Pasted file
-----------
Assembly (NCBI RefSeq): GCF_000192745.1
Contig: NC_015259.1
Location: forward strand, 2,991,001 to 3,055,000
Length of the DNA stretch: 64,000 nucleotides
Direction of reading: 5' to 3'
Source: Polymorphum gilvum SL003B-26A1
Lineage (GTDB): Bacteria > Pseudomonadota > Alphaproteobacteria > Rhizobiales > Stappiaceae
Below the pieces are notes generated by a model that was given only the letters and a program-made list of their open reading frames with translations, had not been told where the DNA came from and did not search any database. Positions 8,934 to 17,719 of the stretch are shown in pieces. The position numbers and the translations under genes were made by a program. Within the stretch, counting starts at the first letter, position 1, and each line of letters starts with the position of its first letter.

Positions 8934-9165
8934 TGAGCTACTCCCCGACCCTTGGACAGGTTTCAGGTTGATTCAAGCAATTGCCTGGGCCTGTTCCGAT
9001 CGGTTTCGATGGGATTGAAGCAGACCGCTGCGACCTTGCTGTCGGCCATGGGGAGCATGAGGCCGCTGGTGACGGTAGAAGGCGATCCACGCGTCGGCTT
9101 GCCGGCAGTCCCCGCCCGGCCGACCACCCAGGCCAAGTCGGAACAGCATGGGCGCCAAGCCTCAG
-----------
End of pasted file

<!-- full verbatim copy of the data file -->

Assembly (NCBI RefSeq): GCF_000192745.1
Contig: NC_015259.1
Location: forward strand, 2,991,001 to 3,055,000
Length of the DNA stretch: 64,000 nucleotides
Direction of reading: 5' to 3'
Source: Polymorphum gilvum SL003B-26A1
Lineage (GTDB): Bacteria > Pseudomonadota > Alphaproteobacteria > Rhizobiales > Stappiaceae
Below the pieces are notes generated by a model that was given only the letters and a program-made list of their open reading frames with translations, had not been told where the DNA came from and did not search any database. Positions 8,934 to 17,719 of the stretch are shown in pieces. The position numbers and the translations under genes were made by a program. Within the stretch, counting starts at the first letter, position 1, and each line of letters starts with the position of its first letter.

Positions 8934-9165
8934 TGAGCTACTCCCCGACCCTTGGACAGGTTTCAGGTTGATTCAAGCAATTGCCTGGGCCTGTTCCGAT
9001 CGGTTTCGATGGGATTGAAGCAGACCGCTGCGACCTTGCTGTCGGCCATGGGGAGCATGAGGCCGCTGGTGACGGTAGAAGGCGATCCACGCGTCGGCTT
9101 GCCGGCAGTCCCCGCCCGGCCGACCACCCAGGCCAAGTCGGAACAGCATGGGCGCCAAGCCTCAG